(WJLA) - Small business owner Jose Cedillo unwrapped a delivery of scratch-off lottery tickets for the machine in his northwest D.C. liquor store on Monday.
Cedillo said that a shortage of tickets means his store is making a tenth of what it did a year ago.
"We lose money because we used to sell 7,000 tickets a week...now we sell 2,000 to 3,000 a month," he told ABC7.
On Monday, a majority of the tickets in Cedillo's store's machine were sold out, and where it used to have 25 varieties, now there's just a handful.
"A lot of people complain," he said. "'No tickets, no tickets' some of them say...[or they say] 'Oh, in Maryland, they have good tickets."
The D.C. Council has twice in the last year rejected contracts for scratch-off tickets -- once because it did not mean district-required business guidelines, and the second time because the contract was too costly.
"I think they need to put some more tickets in the machines we play," said lottery player Carl Simmons. "I'm really missing to play."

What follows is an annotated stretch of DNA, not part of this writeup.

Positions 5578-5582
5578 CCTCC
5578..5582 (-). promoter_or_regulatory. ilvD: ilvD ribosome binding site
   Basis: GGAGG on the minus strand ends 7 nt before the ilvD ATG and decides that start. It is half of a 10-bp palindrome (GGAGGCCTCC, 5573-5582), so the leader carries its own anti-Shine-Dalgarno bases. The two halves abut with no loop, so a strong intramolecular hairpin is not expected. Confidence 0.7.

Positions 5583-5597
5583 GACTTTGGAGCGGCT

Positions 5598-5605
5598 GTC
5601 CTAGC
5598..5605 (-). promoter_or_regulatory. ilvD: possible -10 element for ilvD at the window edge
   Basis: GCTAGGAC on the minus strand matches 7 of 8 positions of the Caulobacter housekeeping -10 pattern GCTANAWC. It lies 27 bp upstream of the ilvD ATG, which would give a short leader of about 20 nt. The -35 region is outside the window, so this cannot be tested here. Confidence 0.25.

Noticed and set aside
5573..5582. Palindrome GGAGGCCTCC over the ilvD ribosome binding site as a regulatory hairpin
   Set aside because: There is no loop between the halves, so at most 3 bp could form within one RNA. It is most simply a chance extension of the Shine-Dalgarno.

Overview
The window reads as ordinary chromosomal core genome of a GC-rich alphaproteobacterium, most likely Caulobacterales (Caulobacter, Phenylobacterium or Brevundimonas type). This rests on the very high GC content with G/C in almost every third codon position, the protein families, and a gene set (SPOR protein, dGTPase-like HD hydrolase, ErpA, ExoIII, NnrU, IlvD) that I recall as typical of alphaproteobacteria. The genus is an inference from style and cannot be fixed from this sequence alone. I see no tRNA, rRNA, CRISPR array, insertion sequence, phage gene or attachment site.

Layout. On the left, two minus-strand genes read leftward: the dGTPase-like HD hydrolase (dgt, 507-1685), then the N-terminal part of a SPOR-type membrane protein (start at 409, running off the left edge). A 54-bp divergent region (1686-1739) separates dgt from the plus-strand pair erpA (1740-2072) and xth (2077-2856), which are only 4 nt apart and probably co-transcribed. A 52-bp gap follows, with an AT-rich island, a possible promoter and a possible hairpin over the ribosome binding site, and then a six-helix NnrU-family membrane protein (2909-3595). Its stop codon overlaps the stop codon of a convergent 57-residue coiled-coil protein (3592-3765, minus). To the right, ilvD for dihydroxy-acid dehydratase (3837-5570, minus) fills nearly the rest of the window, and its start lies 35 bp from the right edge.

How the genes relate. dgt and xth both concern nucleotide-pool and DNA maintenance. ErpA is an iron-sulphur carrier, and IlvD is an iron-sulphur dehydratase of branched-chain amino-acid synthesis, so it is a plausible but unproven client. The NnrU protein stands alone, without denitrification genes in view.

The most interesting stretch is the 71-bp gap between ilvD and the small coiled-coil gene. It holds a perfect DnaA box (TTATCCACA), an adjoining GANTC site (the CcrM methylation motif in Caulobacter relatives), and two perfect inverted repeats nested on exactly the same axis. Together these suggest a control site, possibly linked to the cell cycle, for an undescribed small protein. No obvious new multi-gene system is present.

The district's chief financial officer, Jeff DeWitt, has proposed a solution which would ultimately result in a more streamlined lottery system. In the meantime, he said he's aware of the financial consequences:
"The short term impact, if we do nothing, is $6 million, but it actually goes beyond that -- because if you don't have instant tickets, people may not come in and play other games," DeWitt said.
The short-term fix while the District tries to get all of its lottery games combined into one contract is to get scratch-off tickets from all three providers in the U.S., offering customers more variety and a ticket inventory back up to a more desired level.